Alyssa Morin

Author Smoke Monkey International: author James Westhoff’s genre-defying tale of adventure, archeology, dishwashing, and destiny

Decrease Font Size Increase Font Size Text Size Print This Page
Author James Westhoff, a Hermosa Beach resident. Photo by Alyssa Morin

Author James Westhoff, a Hermosa Beach resident. Photo by Alyssa Morin

This summer, Hermosa Beach writer James Westhoff welcomed two babies into the world.

His first child, daughter Lila, was born on July 6.

And on August 2, Westhoff released his first novel, “Smoke Monkey International.”

Both babies got their start at the University of California at San Diego, where the author met his wife, artist Elisa Johns, and wrote the short story that would develop into his first book.

“Between freshman and sophomore year of college at UCSD I went up to Idaho,” Westhoff said. “I didn’t want to be home that summer so I just went up there and worked as a dishwasher. I met all of these wacky people and it always just stuck in my head as this interesting story.”

Turning that short story into a novel took ten years. And describing “Smoke Monkey International” is an arduous task unto itself.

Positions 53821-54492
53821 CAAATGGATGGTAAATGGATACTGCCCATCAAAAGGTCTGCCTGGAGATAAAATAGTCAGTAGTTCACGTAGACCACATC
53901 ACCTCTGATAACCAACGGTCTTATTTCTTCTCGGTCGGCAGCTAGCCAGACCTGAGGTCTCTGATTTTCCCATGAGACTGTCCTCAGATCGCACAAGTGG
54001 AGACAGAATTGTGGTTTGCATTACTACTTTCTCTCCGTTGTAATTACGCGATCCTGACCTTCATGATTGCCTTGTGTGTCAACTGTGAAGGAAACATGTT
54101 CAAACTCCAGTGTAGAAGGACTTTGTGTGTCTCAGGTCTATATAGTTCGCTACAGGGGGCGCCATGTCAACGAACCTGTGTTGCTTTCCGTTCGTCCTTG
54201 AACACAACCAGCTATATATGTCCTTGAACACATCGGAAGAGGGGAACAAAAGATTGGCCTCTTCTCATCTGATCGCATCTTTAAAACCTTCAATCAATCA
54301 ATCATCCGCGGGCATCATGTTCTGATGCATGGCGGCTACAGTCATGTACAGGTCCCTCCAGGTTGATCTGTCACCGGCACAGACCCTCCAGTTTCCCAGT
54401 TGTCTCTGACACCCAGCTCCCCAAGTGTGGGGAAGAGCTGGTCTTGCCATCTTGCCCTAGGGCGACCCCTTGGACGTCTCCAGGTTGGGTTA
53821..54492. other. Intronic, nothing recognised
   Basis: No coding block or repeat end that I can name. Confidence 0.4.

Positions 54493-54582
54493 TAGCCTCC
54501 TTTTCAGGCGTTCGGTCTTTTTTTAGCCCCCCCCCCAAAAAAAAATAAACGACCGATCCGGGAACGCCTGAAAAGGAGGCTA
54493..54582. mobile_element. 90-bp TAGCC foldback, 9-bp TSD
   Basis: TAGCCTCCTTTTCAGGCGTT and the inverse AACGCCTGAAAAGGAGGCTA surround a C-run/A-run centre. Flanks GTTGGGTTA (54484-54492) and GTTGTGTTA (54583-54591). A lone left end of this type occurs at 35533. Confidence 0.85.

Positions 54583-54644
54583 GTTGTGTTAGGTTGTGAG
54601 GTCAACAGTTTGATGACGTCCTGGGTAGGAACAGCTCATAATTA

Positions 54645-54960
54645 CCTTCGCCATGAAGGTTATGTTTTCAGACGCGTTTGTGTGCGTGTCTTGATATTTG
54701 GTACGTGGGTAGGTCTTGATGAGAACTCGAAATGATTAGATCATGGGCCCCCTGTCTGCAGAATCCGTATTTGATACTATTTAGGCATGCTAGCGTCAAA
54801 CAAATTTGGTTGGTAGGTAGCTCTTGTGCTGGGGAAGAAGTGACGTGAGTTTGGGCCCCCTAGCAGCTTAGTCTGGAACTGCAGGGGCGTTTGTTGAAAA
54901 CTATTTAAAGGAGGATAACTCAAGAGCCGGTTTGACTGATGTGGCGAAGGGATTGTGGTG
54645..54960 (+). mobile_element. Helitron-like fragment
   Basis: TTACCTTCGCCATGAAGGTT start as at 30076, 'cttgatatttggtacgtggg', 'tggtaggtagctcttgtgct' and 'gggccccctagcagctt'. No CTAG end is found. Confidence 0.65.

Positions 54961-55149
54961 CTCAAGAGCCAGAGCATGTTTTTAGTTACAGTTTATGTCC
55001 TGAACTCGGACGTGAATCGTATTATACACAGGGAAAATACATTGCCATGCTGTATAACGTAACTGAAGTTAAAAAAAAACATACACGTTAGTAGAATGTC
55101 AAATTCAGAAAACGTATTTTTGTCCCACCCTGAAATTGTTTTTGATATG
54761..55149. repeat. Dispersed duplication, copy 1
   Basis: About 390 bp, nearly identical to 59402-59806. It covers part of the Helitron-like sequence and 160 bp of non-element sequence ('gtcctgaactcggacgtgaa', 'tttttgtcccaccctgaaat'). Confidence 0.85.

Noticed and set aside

Smoke Money International.

Smoke Money International.

At its core, the novel follows two main characters, Ted and Marona, through the most tumultuous times of their lives. Ted has just dropped out of his senior year of college after a completely shameful experience. Marona has abandoned her marriage and her young daughter after a plot to expose her husband’s infidelity backfires horribly. Ted runs away to Valvert in Idaho, a resort based on Sun Valley, and tries to self-impose punishment by working as a dishwasher. Marona flees to the ruins of Central America to study prayer and archeology with a professor of questionable sanity. All the while, a cast of extraordinarily bizarre side characters and the mystery of the Smoke Monkey weave in and out of the protagonists’ lives.

Ted is based largely on the author, himself, as a younger man. Like many college students, Ted is bright, confused and as self-involved as he is self-deprecating.

“Ted is pretty much me, yeah,” said Westhoff, a Hermosa Beach resident who has worked a decade as an English teacher, waking predawn to work on his novel. “I didn’t actually drop out of college but all of it is loosely based on a mix of my experiences, the guys I lived with, the way we talked. But I was careful because I didn’t want it to just seem like a story written by a guy just out of college about dropping out.”